Rumors are now flying that the brand new NBA champion Golden State Warriors will unanimously refuse to go to the White House to celebrate their title. Several major sites have reported such rumors; many members of the Warriors have criticized Trump personally. Athletes have skipped White House celebrations before: earlier this year, many members of the New England Patriots decided to forego the trip to protest Trump; in 2011, Boston Bruins goalie Tim Thomas refused to visit the White House to meet with President Obama, with Thomas explaining, “I believe the Federal government has grown out of control, threatening the Rights, Liberties and Property of the People.”
Back in 2011, the leftist media ripped Thomas, as Heat Street reports:
Joe McDonald of ESPN wrote “Tim Thomas put himself above the team….When the president of the United States invites you and all your teammates to the White House to honor your Stanley Cup championship, you go and represent the team. On Monday, Thomas instead chose to represent himself.”
James Hardie from Bleacher Report wrote: “If Thomas was a real man, he would have gone to the Boston Bruins management and ownership, returned the money from his contract and quit the balance of it by retiring—so he could exercise his rights as a free citizen.”
Over at Sports Illustrated, Stu Hackel wrote, “[…]Tim Thomas decided to exploit a non-political event to expose his personal political views.”
The temptation on the right to condemn the Patriots for standing against Trump was strong, as well.
Here’s the truth: all of these people have the absolute right not to stand next to a president they don’t like. And actually, we should kill the tradition of winning teams visiting the White House altogether. The presidency is not a ceremonial position. It is an executive one. You wouldn’t expect the local high school regional champs to visit the head of the local water board for a photo op. Why should politicians treat athletes like subjects who must visit the White House at the whim of a monarch?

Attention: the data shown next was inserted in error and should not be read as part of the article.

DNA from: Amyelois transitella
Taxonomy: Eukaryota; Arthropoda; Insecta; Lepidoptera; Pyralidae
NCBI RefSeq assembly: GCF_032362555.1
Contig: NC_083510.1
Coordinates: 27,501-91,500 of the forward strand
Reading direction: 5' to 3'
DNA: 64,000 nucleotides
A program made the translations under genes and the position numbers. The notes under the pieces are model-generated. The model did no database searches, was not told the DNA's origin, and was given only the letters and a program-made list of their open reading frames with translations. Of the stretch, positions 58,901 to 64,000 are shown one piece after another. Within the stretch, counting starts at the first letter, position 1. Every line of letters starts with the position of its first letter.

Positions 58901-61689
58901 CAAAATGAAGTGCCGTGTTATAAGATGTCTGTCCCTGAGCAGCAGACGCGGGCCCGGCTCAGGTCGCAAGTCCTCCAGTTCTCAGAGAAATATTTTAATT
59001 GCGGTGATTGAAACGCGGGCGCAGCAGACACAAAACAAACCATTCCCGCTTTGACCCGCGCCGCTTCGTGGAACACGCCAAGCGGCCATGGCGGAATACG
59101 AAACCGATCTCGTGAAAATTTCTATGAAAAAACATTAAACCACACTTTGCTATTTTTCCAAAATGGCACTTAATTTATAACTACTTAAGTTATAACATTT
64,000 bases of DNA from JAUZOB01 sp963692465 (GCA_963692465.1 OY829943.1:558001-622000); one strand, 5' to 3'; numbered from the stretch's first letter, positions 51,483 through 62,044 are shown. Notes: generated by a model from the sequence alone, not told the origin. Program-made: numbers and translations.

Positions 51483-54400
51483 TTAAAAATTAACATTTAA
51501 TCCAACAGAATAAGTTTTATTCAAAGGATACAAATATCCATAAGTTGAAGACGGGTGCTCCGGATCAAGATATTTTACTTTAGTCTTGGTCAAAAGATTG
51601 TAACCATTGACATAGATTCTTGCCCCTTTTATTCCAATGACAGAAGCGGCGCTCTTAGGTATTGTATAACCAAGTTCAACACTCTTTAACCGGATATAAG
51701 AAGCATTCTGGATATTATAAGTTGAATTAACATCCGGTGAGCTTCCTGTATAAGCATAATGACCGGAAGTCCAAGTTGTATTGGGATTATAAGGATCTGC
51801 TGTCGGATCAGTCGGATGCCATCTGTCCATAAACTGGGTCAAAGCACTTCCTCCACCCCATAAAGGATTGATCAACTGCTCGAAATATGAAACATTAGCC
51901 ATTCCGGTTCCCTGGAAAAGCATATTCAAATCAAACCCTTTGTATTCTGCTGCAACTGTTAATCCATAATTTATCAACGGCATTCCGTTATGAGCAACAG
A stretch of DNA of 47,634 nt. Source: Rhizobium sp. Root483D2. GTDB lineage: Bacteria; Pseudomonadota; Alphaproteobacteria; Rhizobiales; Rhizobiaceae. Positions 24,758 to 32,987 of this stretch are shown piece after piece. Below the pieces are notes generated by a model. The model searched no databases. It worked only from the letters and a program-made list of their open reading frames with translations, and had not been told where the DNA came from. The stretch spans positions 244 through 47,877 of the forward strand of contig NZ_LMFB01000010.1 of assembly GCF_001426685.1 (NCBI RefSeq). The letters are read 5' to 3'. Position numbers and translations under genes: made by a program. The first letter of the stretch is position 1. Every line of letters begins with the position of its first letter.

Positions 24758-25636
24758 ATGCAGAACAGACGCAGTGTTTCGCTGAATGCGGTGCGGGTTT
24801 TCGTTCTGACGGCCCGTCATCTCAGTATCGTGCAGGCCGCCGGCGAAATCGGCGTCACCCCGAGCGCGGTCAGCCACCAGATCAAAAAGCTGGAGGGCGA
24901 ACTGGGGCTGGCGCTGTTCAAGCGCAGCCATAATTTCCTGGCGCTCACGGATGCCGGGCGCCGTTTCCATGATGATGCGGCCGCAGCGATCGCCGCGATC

None of this used to be a big deal. According to ESPN, the first sports teams to visit the White House were the Brooklyn Athlantics and Washington Nationals back in 1865; the first World Series team champions to visit the White House were the Washington Senators in 1924. But both of those visits were by local teams. The first NBA champions to visit the White House were the Boston Celtics in 1963; the first NCAA champions to show up came in 1976. But, reports ESPN, “It was Ronald Reagan, however, who made the practice of honoring championship teams at the White House a regular occurrence.”
Whoever invented the practice, it should die a quick and painless death. There’s nothing dumber than athletes coming to pay homage to a president who doesn’t watch their sport (see, e.g., the WNBA champions, who show up every year to meet with some dude who has never seen a game). And there’s something oligarchic about the national expectation that sports champions must receive the blessing of the president of the United States.
Separating the president from the sporting scene would also prevent the infusion of politics into sports. If we don’t want athletes getting political, the easiest way to avoid that eventuality is to prevent politicians from trying to co-opt athletic popularity.